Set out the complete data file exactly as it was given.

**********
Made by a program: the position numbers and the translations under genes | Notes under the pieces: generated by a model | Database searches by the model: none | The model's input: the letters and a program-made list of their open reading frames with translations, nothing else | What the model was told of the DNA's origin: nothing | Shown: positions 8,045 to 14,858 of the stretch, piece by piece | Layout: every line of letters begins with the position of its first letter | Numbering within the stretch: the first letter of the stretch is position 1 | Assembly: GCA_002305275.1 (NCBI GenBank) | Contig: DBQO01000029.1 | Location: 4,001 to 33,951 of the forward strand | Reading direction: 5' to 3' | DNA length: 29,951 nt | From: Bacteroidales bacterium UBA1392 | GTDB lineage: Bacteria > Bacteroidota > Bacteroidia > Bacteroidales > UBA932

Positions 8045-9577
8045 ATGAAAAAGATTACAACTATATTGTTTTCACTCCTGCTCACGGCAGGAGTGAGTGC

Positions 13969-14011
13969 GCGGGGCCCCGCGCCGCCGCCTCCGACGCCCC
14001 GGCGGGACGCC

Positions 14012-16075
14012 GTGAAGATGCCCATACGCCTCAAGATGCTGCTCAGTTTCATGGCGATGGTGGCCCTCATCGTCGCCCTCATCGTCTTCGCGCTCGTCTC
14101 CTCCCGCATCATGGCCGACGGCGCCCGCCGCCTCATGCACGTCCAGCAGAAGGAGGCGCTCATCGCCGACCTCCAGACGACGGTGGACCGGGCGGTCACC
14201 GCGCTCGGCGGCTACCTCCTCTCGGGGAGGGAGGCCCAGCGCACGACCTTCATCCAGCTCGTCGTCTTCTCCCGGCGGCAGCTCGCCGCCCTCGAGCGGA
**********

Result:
Made by a program: the position numbers and the translations under genes | Notes under the pieces: generated by a model | Database searches by the model: none | The model's input: the letters and a program-made list of their open reading frames with translations, nothing else | What the model was told of the DNA's origin: nothing | Shown: positions 8,045 to 14,858 of the stretch, piece by piece | Layout: every line of letters begins with the position of its first letter | Numbering within the stretch: the first letter of the stretch is position 1 | Assembly: GCA_002305275.1 (NCBI GenBank) | Contig: DBQO01000029.1 | Location: 4,001 to 33,951 of the forward strand | Reading direction: 5' to 3' | DNA length: 29,951 nt | From: Bacteroidales bacterium UBA1392 | GTDB lineage: Bacteria > Bacteroidota > Bacteroidia > Bacteroidales > UBA932

Positions 8045-9577
8045 ATGAAAAAGATTACAACTATATTGTTTTCACTCCTGCTCACGGCAGGAGTGAGTGC

Positions 13969-14011
13969 GCGGGGCCCCGCGCCGCCGCCTCCGACGCCCC
14001 GGCGGGACGCC

Positions 14012-16075
14012 GTGAAGATGCCCATACGCCTCAAGATGCTGCTCAGTTTCATGGCGATGGTGGCCCTCATCGTCGCCCTCATCGTCTTCGCGCTCGTCTC
14101 CTCCCGCATCATGGCCGACGGCGCCCGCCGCCTCATGCACGTCCAGCAGAAGGAGGCGCTCATCGCCGACCTCCAGACGACGGTGGACCGGGCGGTCACC
14201 GCGCTCGGCGGCTACCTCCTCTCGGGGAGGGAGGCCCAGCGCACGACCTTCATCCAGCTCGTCGTCTTCTCCCGGCGGCAGCTCGCCGCCCTCGAGCGGA